The federal Centers for Disease Control and Prevention (CDC) will issue a contact tracing order that obliges airlines to collect a phone number, email address and other information from US-bound travellers.

Zients explained: “This will enable the CDC and state and local public health officials to follow up with inbound travelers and those around them if someone has potentially been exposed to Covid-19.”

The changes will be part of a new travel system the US, including updated rules on contact tracing and masking that will mean unvaccinated Americans will face stricter testing requirements.

Restrictions were first imposed on travellers from China in January 2020 by Trump and then extended to other countries in the following months, without any clear metrics for how and when to lift them.

In April this year Joe Biden added new restrictions on India, barring most non-American citizens from entering the US. He also reversed plans by Trump to lift restrictions on European countries.

This caused growing frustration in Europe, especially after its vaccination rate recovered from a slow start to overtake that in America. Airlines were unsuccessful in their efforts to persuade the White House to lift the restrictions for the summer travel season.

Biden had been likely to face renewed pressure when he comes face to face with Johnson and other European leaders at the United Nations general assembly in New York this week. About 3.8 million British nationals visited the US every year prior to the pandemic, according to the foreign office.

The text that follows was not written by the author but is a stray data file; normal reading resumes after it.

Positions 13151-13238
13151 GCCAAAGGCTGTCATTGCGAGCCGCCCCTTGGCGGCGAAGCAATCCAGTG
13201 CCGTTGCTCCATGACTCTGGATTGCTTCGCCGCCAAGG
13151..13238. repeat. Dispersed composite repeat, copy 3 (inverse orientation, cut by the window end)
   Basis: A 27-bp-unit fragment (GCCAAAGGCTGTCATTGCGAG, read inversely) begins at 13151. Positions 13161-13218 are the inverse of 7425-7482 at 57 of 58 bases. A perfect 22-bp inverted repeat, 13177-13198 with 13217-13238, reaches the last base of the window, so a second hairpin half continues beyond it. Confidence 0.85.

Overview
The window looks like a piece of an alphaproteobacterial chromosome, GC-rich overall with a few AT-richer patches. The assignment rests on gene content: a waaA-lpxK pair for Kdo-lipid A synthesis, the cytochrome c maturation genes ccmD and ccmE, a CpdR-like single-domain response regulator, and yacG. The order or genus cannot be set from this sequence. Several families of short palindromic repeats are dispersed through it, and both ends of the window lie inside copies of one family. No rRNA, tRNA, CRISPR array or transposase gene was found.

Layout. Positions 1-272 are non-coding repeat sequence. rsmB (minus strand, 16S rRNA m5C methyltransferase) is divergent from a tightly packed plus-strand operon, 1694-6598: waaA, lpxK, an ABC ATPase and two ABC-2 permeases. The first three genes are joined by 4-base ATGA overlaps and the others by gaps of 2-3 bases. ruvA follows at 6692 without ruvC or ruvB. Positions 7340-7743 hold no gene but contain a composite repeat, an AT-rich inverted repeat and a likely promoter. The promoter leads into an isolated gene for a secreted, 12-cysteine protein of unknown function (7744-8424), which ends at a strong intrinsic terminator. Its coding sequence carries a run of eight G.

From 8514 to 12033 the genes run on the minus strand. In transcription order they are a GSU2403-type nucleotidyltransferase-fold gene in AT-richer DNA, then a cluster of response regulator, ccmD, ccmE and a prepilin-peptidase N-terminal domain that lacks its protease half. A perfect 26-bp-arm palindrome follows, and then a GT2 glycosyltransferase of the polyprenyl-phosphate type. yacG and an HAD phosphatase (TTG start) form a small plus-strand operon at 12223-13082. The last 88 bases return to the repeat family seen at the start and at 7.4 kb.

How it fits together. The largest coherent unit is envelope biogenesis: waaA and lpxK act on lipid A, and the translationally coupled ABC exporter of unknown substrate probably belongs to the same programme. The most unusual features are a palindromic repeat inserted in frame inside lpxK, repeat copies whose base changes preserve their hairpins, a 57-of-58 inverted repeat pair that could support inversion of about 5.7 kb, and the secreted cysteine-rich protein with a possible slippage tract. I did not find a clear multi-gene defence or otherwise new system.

Dame Karen Pierce, the British ambassador to Washington, said: “Today’s travel announcement is great news for families and businesses on both sides of the Atlantic. We are grateful the US has recognized the progress the UK has made against Covid-19, including high vaccination rates and declining cases.”

She added: “This decision means that more Brits can reunite with loved ones in the United States, more British holidaymakers can spend their hard-earned pounds in the American tourism sector, and more business activity can boost both of our economies.”

A state department official denied that the change in policy was an attempt to mollify Europe following the falling out between the US and France over the Aukus Australian submarine deal, which Washington negotiated without Paris’s knowledge, prompting France to recall its ambassador to the US.

Erica Barks-Ruggles, a senior official in the Bureau of International Organization Affairs, said: “This is really driven by the science of Covid and as more people are being vaccinated around the world, we of course want people to be able to travel more freely.”

Speaking during a briefing call with reporters ahead of the United Nations general assembly, Barkes-Ruggles said: “We’re really always being driven by the science, and we continue to do that.”

The EU and UK had moved to allow vaccinated Americans travellers into their territories without quarantines, in an effort to boost business and tourism travel. But the EU recommended last month that some travel restrictions be reimposed on US travellers because of the spread of the Delta variant.

The US announcement also came in the context of Biden pushing other countries to join the US in donating vaccines to the global Covax initiative. The president is set to host a summit on the sidelines of the UN general assembly.